I think there's a huge overlap in the middle, where funny is just funny - everyone gets it and laughs at that. But then I think there are certain kinds of jokes that women prefer and certain kinds that men prefer. Like, men will gravitate towards screaming and bears fighting robots. On the female side, if left alone, we will drift towards more and more character detail and minutiae. The tiniest behaviour will amuse us.
I am obsessed with things like strippers and Playboy Playmates. I'm obsessed with portraying that as how grim I think it is. My friend Stephnie Weir did the best version of a sketch that I was always figuring out how to do. She did it perfectly, playing a stripper at a bachelor party who had to bring her kid because the babysitter fell through. The discomfort of that really makes me laugh.
A portion of 30 Rock (2006) is autobiographical. Our world is a little more bent, but the relationships reflect the kind of over familiarity and competitiveness mixed with friendship mixed with contempt. It's a very, um, specific kind of workplace. The one thing about our show was that we could never portray writers as heroic. They're the least heroic, most cowardly, lazy group of people you could spend time with.
30 Rock (2006)'s fast-talking style comes from the fact that our show needs to be two and a half minutes longer than it is - I'm trying to fit five pounds' worth of ideas into a two-pound bag.
I work, and then whenever I have any other time, I'm with my daughter, and then I go to sleep. I think you basically have to abandon the dreams of having any other adult activities in your life. You have to go to sleep whenever your child goes to sleep. That's basically how we're doing it.
I try to keep learning, but I do think there is some... If you ask someone else, they would probably tell you there is something to do with gender and telling the truth about women. At least, as truthfully as I can see it. To let them be flawed in the way they are flawed. I don't know. I like to write about women, not so much about the way they relate to men, but about the way they relate to each other. And I don't think anyone's really doing it.
[on wearing a Princess Leia costume for a Saturday Night Live (1975) sketch] You put that costume and that wig on and nerds go bananas. People were just staring at me in the hall, all these extras and background people and nerds wanted to talk to me all of a sudden. Guys have a real weird thing for that outfit.
[on Paris Hilton on Saturday Night Live (1975)] She just wanted to make fun of all the girls she hates. She was like, "Jessica Simpson, I hate her." She would come in the room and say, "You should do a show about 'Jessica Simpson' because she's fat.".
[her 2009 Emmy Award acceptance speech] Mrs. Palin is an inspiration to working mothers everywhere because she bailed on her job right before Fourth of July weekend. You are living my dream. Thank you, Mrs. Palin!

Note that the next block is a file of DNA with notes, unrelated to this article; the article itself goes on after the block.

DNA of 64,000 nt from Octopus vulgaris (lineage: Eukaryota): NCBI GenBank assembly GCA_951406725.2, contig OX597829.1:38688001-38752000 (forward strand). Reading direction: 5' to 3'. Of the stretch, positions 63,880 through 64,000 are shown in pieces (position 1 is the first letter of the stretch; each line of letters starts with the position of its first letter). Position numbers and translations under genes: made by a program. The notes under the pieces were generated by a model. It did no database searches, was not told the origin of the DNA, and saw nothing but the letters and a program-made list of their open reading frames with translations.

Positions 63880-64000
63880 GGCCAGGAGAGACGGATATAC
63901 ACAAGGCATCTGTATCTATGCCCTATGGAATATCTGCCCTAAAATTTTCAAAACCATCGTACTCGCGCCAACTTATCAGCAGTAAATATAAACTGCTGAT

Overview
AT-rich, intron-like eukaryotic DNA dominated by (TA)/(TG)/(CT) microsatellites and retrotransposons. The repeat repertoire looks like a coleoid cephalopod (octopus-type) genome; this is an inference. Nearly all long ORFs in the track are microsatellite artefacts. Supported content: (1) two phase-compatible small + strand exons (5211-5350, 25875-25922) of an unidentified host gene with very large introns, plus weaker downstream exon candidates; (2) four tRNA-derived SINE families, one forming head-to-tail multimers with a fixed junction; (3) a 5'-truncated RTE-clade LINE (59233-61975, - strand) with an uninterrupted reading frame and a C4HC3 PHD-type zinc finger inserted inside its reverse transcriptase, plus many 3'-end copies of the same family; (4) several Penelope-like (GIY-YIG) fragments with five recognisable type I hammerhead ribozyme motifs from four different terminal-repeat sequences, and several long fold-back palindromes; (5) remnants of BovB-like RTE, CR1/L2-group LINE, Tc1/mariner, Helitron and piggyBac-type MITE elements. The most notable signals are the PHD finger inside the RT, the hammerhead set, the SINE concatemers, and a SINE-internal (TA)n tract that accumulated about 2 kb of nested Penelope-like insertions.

Being a mom has made me so tired. And so happy.
[on performing in Improv]: You have to be resilient in that world. You have to fight your way in and hopefully you are playing with good players and their give and take is good and they will let you in. I always liken it to basketball. If you get passed to once in a game, you have to learn to make that basket or you don't get passed to again.
I'm not that good looking... nobody is that good looking. I have seen a lot of movie stars and maybe four are amazing looking. The rest have a team of gay guys who make it happen.
[on getting her first period at age 10] I knew from commercials that one's menstrual period was a blue liquid that you poured like laundry detergent onto maxi-pads to test their absorbency. This wasn't blue, so I ignored it for a few hours.
Lie and say "Yes! I lost all my baby weight! Can you believe it?". And people will be like "Good for you!" and they won't really look.
[to Anne Hathaway at the 2013 Golden Globe Awards presentation] You gave a stunning performance in "Les Miserables". I have not seen someone so totally alone and abandoned like that since you were onstage with James Franco at the Oscars.
Many of the world's greatest discoveries have been by accident. I mean, look at the Reese's Peanut Butter Cup or Botox. There are no mistakes, only beautiful happy accidents.
I think every working mom probably feels the same thing: you go through big chunks of time where you're just thinking, "This is impossible -- oh, this is impossible." Then you just keep going and keep going and you sort of do the impossible.
[on comedian Vicki Lawrence] People don't say Thank you Vicki Lawrence enough!
[on being ridiculed and belittled on Between Two Ferns with Zach Galifianakis] You know what? There is a level of malice to your whole behavior and questioning style that's like, while it's kind of humorous, it's actually very cowardly. It's almost like you're being willfully obtuse in these questions to make some kind of vague point about the fatuous nature of celebrity interviews which is a pretty well-trod observation - I mean, yes we all agree that celebrity interviews are vacant and empty and at the same time you *asked* me to come here, you called me to do this as a favor and then I come here and you're very rude to me, it's almost like "Oh, I'll be rude to a celebrity, to prove that I'm too cool to be caring about celebrity," at the same time increasing your own "celebrity."
I have no affinity for animals. I don't hate animals and I would never hurt an animal; I just don't actively care about them. When a coworker shows me cute pictures of her dog, I struggle to respond correctly, like an autistic person who has been taught to recognize human emotions from flash cards. In short, I am the worst.
I don't have a driver's license. It's just one of the many ways in which I am developmentally stunted. ... Things most people do naturally are often inexplicably difficult for me.

Salary (2)

30 Rock (2006) $300,000 /episode (2009-10)
30 Rock (2006) $350,000 /episode (2010-11)

See also

Other Works |  Publicity Listings |  Official Sites

View agent, publicist, legal and company contact details on IMDbPro Pro Name Page Link

Contribute to This Page

Recently Viewed